Thursday, July 3, 2008

Broadband: A somewhat broader view

CNN reports on a recent Pew study on broadband penetration. The thrust of the article, headlined "Broadband Internet? No thanks," is that surprisingly many dial-up users don't want broadband. The body of the article, however, suggests that it's not that people don't want broadband, but that it costs too much. Or, slicing it a bit finer, they don't see enough added value for the added price.

If you look at the numbers in the study, you get yet another somewhat different picture. The great majority of people who have had dial-up have now switched to broadband, and evidently a fair number have skipped dial-up entirely and gone straight to broadband. If broadband is stalling at all, it isn't stalling for lack of interest or even because of price, but because the low-hanging fruit has already been picked.

The CNN article is focusing on the minority who still have dial-up or who don't have any internet connectivity at all. The article makes sense in that context, but it's a pretty narrow context. The headline writer still loses either way: Of the reasons given for not switching, "nothing would convince me" ranks a distant second to "the price would have to fall."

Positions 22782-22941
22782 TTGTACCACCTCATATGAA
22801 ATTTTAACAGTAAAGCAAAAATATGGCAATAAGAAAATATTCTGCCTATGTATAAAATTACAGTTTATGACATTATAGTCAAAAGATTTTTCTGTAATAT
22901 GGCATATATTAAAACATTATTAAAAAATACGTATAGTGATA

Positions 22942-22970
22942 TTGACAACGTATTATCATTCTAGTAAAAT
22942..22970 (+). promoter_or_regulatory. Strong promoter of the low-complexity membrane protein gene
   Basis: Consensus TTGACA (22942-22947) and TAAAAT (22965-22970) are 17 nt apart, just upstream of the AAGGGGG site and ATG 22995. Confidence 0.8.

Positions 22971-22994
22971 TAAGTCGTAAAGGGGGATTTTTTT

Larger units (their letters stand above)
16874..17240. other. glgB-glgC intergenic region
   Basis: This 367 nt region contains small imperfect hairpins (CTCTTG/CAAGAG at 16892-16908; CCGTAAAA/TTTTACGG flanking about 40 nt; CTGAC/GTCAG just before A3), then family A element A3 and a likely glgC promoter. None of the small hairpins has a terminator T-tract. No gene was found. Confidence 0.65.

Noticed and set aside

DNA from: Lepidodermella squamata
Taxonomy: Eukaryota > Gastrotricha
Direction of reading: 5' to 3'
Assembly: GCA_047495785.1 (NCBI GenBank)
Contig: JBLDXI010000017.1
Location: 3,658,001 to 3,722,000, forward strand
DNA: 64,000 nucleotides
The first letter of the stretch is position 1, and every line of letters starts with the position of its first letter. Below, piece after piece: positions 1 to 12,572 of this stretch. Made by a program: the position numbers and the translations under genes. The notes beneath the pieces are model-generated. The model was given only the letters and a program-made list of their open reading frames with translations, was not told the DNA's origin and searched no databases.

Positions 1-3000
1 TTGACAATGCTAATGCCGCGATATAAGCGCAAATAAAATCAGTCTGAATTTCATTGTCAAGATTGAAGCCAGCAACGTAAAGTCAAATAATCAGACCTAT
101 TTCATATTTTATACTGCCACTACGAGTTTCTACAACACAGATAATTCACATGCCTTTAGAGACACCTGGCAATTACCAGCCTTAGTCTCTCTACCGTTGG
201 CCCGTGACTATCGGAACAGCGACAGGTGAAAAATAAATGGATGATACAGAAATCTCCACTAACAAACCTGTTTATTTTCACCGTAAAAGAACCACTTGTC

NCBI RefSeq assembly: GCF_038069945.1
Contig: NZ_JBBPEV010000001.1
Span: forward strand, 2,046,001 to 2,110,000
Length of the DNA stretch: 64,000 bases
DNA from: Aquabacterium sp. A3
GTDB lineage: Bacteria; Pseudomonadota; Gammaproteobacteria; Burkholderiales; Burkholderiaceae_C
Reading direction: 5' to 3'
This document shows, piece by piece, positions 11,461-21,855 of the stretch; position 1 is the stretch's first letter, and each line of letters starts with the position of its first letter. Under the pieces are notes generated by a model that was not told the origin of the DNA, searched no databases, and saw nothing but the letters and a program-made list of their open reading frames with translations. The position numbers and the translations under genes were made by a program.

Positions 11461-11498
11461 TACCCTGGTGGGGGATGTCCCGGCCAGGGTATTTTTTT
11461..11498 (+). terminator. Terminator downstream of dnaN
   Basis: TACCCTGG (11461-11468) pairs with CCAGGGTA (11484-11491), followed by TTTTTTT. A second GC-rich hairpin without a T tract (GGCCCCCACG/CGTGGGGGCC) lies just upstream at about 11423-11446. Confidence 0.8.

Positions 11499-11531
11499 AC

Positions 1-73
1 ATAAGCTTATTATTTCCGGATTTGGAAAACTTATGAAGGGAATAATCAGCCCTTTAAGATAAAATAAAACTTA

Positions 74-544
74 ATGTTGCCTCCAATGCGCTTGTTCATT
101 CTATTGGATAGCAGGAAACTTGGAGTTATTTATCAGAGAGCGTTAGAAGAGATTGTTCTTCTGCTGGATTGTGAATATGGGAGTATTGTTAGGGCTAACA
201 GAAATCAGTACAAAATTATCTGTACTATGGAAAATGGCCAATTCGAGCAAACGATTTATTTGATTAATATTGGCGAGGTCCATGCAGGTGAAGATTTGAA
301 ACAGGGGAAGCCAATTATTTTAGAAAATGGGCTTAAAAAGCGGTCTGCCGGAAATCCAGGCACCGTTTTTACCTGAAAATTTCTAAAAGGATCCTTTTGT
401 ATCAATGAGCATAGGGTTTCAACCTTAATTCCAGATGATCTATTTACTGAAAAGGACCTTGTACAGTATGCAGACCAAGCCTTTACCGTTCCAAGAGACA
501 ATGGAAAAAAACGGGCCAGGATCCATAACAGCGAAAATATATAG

The Pew study's headline reflects the luxury of not having to write for a mass market on a tight deadline: "Adoption Stalls For Low-Income Americans Even As Many Broadband Users Opt For Premium Services". Not quite as snappy as "Broadband Internet? No thanks," but it does seem more in line with Pew's numbers.

Right at the top of the Pew report is a graph showing
  • Broadband penetration rising from near-zero in June 2000 to 55% now.
  • Dialup penetration rising from 35% in June 2000 to 40% in April 2001, then falling to 10% now.
  • Total internet penetration rising from 35% in June 2000 to 65% now.
  • Broadband adoption rising faster from March 2007 to March 2008 than it did from March 2006 to March 2007.
On the last point, note that the time axis of the graph is not to scale, and that there seems to have been some leveling off since December 2007.

As the CNN article and the Pew headline suggest, in the cases where people don't have broadband, price is a factor when availability isn't. It would be interesting to know for what portion of people who can't afford an internet connection is it because they can't afford a computer to hook up to it.

There's one more point I'd like to pull out here. While broadband still costs more, broadband has been getting cheaper over the past few years while dial-up has been getting more expensive. This doesn't seem surprising. Dial-up, which converts digital data to an analog signal for transmission over infrastructure that's now mainly digital, is inherently less efficient, and at this point the economies of scale are no longer on its side.

No comments: